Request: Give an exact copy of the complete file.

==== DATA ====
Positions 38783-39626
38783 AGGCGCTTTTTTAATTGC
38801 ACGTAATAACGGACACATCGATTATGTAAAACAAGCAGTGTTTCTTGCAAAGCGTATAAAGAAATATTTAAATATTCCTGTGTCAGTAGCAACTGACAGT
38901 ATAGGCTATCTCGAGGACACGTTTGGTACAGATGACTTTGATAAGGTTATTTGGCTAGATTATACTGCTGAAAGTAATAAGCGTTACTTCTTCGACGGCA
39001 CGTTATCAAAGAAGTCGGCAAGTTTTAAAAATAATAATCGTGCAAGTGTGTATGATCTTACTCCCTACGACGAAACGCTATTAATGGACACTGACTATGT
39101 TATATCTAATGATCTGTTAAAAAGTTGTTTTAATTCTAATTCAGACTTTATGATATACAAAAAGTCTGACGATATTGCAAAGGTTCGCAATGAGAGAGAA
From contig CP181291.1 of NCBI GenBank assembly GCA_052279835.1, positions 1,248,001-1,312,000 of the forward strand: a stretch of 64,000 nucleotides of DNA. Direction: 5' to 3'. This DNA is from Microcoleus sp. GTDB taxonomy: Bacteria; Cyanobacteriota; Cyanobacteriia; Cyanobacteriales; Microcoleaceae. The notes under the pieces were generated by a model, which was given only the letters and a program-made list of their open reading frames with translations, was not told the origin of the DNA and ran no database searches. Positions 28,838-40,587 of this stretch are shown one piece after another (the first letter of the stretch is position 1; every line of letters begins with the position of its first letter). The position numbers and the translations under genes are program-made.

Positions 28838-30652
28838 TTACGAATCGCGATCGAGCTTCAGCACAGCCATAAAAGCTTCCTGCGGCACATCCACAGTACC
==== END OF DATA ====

Positions 38783-39626
38783 AGGCGCTTTTTTAATTGC
38801 ACGTAATAACGGACACATCGATTATGTAAAACAAGCAGTGTTTCTTGCAAAGCGTATAAAGAAATATTTAAATATTCCTGTGTCAGTAGCAACTGACAGT
38901 ATAGGCTATCTCGAGGACACGTTTGGTACAGATGACTTTGATAAGGTTATTTGGCTAGATTATACTGCTGAAAGTAATAAGCGTTACTTCTTCGACGGCA
39001 CGTTATCAAAGAAGTCGGCAAGTTTTAAAAATAATAATCGTGCAAGTGTGTATGATCTTACTCCCTACGACGAAACGCTATTAATGGACACTGACTATGT
39101 TATATCTAATGATCTGTTAAAAAGTTGTTTTAATTCTAATTCAGACTTTATGATATACAAAAAGTCTGACGATATTGCAAAGGTTCGCAATGAGAGAGAA
From contig CP181291.1 of NCBI GenBank assembly GCA_052279835.1, positions 1,248,001-1,312,000 of the forward strand: a stretch of 64,000 nucleotides of DNA. Direction: 5' to 3'. This DNA is from Microcoleus sp. GTDB taxonomy: Bacteria; Cyanobacteriota; Cyanobacteriia; Cyanobacteriales; Microcoleaceae. The notes under the pieces were generated by a model, which was given only the letters and a program-made list of their open reading frames with translations, was not told the origin of the DNA and ran no database searches. Positions 28,838-40,587 of this stretch are shown one piece after another (the first letter of the stretch is position 1; every line of letters begins with the position of its first letter). The position numbers and the translations under genes are program-made.

Positions 28838-30652
28838 TTACGAATCGCGATCGAGCTTCAGCACAGCCATAAAAGCTTCCTGCGGCACATCCACAGTACC